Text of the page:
Friday, April 7, 2017

Learning to Listen

It's been a very busy week down here and for those of you who have remembered that we were away, thank you for your prayer!

On Monday we built 5 houses in the morning and then began our meetings in the afternoon. The first day and a half was training with our guest, Mark Crocker from stmleader.com. Together we were reminded about the importance of pre-trip preparations and post-trip debriefing. Mark also underscored the value of telling the story, not of what we do, but of those we meet - allowing their stories to impact our lives and be shared with others. It's about learning to listen.

On Wednesday, we had a full day of our Shelter AGM. While the majority of leaders would prefer to be outside in the beautifully hot 40 degree weather, the sacrifice to do the "business" of ministry is extremely important. We are humbled by the way in which the Lord is allowing this ministry to grow as we have built over 370 homes since last April, which is 370 families, maybe unto 1,500 people who have heard the good news of Jesus Christ, seen His love in action and are being given the opportunity to learn more about Him as the local churches we partner with continue to go into these communities.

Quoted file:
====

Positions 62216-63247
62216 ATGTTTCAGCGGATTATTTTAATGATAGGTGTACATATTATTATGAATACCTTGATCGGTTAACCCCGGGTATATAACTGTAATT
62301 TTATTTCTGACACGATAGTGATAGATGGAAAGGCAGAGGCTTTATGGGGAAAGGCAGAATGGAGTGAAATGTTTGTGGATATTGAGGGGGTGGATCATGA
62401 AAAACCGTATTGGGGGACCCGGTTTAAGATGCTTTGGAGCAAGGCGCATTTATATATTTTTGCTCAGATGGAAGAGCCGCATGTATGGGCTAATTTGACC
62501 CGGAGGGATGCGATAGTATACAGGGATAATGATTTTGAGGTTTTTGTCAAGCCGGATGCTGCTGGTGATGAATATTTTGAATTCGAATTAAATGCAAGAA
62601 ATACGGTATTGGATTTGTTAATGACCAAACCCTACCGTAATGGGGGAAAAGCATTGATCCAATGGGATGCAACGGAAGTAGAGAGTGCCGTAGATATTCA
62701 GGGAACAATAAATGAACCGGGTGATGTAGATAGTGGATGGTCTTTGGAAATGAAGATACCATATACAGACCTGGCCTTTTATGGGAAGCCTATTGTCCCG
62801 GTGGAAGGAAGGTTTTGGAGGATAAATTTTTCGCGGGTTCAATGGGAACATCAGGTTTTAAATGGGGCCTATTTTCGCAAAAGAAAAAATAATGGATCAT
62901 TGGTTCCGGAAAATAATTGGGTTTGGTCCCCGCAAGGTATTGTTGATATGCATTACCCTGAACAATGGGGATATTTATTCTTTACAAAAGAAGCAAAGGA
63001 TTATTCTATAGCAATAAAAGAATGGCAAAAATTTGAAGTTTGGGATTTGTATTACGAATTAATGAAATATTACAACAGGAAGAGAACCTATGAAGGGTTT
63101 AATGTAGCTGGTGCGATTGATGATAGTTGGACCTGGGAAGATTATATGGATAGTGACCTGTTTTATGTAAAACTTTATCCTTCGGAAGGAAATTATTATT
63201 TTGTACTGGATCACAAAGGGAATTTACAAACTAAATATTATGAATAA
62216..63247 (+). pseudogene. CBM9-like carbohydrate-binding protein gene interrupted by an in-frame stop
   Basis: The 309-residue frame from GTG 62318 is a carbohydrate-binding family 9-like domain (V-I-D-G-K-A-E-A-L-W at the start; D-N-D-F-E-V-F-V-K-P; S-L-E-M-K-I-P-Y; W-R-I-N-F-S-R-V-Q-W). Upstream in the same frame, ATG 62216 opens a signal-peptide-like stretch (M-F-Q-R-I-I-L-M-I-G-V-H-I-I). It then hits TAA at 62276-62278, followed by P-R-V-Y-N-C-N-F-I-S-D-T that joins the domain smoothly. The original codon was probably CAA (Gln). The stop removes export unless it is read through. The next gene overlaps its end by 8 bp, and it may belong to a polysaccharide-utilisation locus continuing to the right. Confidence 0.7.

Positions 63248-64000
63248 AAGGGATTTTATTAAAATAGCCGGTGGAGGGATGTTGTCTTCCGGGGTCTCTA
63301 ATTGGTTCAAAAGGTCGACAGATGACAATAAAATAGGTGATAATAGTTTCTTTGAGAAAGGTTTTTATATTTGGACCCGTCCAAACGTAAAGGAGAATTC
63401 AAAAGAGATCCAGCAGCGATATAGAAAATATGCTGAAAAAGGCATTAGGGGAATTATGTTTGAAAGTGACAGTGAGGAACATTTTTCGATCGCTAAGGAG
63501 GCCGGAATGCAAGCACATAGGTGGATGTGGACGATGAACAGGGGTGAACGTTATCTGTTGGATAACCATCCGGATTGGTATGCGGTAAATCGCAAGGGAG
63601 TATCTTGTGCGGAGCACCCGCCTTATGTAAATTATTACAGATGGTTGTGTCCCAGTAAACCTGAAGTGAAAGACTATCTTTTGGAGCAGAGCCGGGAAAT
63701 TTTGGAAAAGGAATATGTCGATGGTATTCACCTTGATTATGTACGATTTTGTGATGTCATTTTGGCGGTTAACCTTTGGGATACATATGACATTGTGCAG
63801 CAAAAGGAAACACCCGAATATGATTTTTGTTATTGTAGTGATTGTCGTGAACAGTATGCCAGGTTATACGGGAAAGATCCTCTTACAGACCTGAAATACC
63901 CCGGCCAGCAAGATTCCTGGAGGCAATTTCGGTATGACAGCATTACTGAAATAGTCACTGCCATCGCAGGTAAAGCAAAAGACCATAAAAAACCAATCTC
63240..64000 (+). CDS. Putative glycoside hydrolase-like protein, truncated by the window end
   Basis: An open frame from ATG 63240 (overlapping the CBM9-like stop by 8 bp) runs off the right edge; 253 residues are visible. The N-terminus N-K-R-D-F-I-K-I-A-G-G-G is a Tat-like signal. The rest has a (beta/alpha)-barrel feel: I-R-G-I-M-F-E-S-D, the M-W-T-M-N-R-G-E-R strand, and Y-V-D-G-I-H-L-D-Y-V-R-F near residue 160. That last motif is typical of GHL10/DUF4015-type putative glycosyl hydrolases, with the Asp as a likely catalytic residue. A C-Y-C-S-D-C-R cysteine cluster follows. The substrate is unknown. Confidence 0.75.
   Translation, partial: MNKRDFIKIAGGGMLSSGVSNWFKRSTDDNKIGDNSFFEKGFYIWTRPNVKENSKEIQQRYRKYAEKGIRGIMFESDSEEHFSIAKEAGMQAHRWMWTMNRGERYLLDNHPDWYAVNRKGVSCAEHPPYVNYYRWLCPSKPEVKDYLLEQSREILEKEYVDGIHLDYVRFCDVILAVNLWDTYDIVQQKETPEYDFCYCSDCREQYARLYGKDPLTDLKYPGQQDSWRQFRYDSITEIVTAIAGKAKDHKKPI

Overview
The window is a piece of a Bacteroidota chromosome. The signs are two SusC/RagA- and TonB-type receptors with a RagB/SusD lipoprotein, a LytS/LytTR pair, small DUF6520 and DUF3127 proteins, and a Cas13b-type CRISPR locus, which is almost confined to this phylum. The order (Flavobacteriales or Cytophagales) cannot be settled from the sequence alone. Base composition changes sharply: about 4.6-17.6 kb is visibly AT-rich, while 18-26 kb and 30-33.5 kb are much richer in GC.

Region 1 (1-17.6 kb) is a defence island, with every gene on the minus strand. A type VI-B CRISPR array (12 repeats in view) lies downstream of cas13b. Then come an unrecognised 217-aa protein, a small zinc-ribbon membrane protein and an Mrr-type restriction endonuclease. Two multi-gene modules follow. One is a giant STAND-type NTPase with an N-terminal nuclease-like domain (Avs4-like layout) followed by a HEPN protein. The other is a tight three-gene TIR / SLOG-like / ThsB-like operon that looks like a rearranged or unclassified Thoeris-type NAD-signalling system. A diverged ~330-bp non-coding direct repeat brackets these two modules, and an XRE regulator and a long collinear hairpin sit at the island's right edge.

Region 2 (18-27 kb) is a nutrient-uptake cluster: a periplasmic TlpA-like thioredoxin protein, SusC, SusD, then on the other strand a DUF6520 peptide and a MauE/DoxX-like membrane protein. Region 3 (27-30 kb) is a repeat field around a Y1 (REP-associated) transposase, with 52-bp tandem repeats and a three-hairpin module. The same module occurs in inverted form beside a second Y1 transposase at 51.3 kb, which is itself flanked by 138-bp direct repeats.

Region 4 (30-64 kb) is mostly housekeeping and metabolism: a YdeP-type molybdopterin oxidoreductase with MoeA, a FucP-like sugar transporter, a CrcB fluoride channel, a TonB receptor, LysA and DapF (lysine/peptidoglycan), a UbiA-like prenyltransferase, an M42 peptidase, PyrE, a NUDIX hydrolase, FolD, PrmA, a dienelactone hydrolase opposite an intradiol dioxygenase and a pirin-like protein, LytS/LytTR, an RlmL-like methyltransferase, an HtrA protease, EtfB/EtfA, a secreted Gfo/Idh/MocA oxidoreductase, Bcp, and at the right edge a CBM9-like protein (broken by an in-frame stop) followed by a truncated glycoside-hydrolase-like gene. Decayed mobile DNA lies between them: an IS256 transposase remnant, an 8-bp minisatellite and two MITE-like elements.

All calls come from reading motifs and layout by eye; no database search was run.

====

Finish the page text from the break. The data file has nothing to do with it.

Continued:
Today, we built another 5 houses. Our team built a "tiny house" - it was modified to fit a very small space. Hopefully I'll share more on that another time. The real highlight for the day came in the afternoon. We switched things around and had the El Salvador leaders sit at the head table and share their roles and their perspective on the work. We are learning to listen to what God is doing through those who see and interact with the Spirit's leading down here on a 24/7 basis.